Abstract: Although much work in Canadian politics draws on archival materials, Canadianists rarely discuss archival methods. This roundtable opens a discussion about opportunities and challenges for scholars interested in using archival research in Canadian politics. This discussion will address how archival research fits into recent trends toward formalizing graduate methods training and involving students in research grants. Between the panelists, there is a wealth of experience—from local to national archives, with open and restricted collections, public and private collections, single and multi-country research, as well as independent and collaborative archival work.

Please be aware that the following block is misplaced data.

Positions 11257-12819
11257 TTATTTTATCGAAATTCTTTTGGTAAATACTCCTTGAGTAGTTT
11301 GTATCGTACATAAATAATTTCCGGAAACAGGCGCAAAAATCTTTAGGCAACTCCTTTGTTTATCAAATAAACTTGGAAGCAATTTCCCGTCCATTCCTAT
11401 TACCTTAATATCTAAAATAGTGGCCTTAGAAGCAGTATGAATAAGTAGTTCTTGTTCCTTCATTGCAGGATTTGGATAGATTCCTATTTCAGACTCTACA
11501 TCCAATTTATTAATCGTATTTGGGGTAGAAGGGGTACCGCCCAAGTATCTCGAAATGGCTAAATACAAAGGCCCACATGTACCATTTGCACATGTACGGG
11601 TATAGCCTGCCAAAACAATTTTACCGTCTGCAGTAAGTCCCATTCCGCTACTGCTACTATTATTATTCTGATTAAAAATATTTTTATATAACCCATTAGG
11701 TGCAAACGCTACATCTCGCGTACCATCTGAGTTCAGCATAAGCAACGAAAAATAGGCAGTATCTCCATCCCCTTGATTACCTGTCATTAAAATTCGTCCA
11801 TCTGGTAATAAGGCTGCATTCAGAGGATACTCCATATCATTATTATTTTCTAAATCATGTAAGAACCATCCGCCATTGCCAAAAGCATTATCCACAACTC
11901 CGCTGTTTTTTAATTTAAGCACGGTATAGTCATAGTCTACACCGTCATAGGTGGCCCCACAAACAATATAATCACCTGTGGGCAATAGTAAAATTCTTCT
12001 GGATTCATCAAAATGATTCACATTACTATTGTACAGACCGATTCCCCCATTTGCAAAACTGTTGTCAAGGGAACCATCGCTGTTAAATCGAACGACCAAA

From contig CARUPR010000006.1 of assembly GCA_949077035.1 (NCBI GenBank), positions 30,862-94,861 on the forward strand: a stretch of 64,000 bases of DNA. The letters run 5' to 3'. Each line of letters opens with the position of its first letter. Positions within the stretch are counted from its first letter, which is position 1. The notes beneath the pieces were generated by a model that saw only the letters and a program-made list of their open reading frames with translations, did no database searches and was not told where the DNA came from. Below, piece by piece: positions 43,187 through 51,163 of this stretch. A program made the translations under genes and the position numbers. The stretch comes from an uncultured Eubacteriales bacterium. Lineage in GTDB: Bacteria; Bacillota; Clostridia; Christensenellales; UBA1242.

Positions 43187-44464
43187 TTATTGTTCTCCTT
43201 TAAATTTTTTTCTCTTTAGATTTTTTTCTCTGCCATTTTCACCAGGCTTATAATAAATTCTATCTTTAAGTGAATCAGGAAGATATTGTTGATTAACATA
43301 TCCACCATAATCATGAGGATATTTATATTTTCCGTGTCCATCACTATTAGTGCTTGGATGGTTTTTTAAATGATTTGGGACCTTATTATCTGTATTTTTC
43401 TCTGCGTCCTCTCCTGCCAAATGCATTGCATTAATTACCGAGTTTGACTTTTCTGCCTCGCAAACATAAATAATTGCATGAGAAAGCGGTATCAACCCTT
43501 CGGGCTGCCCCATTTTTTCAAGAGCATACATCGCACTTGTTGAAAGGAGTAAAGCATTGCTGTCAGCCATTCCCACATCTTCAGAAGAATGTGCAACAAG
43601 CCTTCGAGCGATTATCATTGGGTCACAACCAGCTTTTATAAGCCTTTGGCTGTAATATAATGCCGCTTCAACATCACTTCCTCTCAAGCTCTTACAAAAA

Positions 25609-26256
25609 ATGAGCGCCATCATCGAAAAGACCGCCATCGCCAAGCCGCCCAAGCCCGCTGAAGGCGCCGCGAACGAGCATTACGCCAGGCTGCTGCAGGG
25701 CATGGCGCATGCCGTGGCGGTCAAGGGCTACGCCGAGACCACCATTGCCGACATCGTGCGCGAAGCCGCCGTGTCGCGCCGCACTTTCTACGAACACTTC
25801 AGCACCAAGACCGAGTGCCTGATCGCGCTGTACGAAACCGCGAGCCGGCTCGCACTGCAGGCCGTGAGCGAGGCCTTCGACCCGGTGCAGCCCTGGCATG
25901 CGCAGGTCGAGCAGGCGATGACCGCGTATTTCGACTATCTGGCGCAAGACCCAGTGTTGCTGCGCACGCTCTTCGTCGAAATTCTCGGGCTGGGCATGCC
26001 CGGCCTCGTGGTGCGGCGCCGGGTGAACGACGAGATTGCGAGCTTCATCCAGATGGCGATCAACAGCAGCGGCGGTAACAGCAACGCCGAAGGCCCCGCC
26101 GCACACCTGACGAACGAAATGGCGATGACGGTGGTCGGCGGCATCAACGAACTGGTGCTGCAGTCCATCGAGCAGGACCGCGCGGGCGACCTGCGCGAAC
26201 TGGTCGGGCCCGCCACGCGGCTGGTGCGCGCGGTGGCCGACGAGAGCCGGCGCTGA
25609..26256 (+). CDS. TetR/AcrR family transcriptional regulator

The roundtable will address the following:
• How can archival research be used (e.g., from traditional qualitative research to creating quantitative datasets)?
• How can we better train and advise students doing archival research?
• What advice would you give someone preparing a grant with student training in archival research?
• How can researchers organize and oversee collaborative archival projects, including with research assistants?
• What should one consider when planning multi-site or multi-country projects?
• What do you see as opportunities for archival research (e.g., collections that remain underused, questions that would be addressed well through archival research)?
Canadian Political Science Association
Suite 204, 260 Dalhousie Street
Ottawa, ON K1N 7E4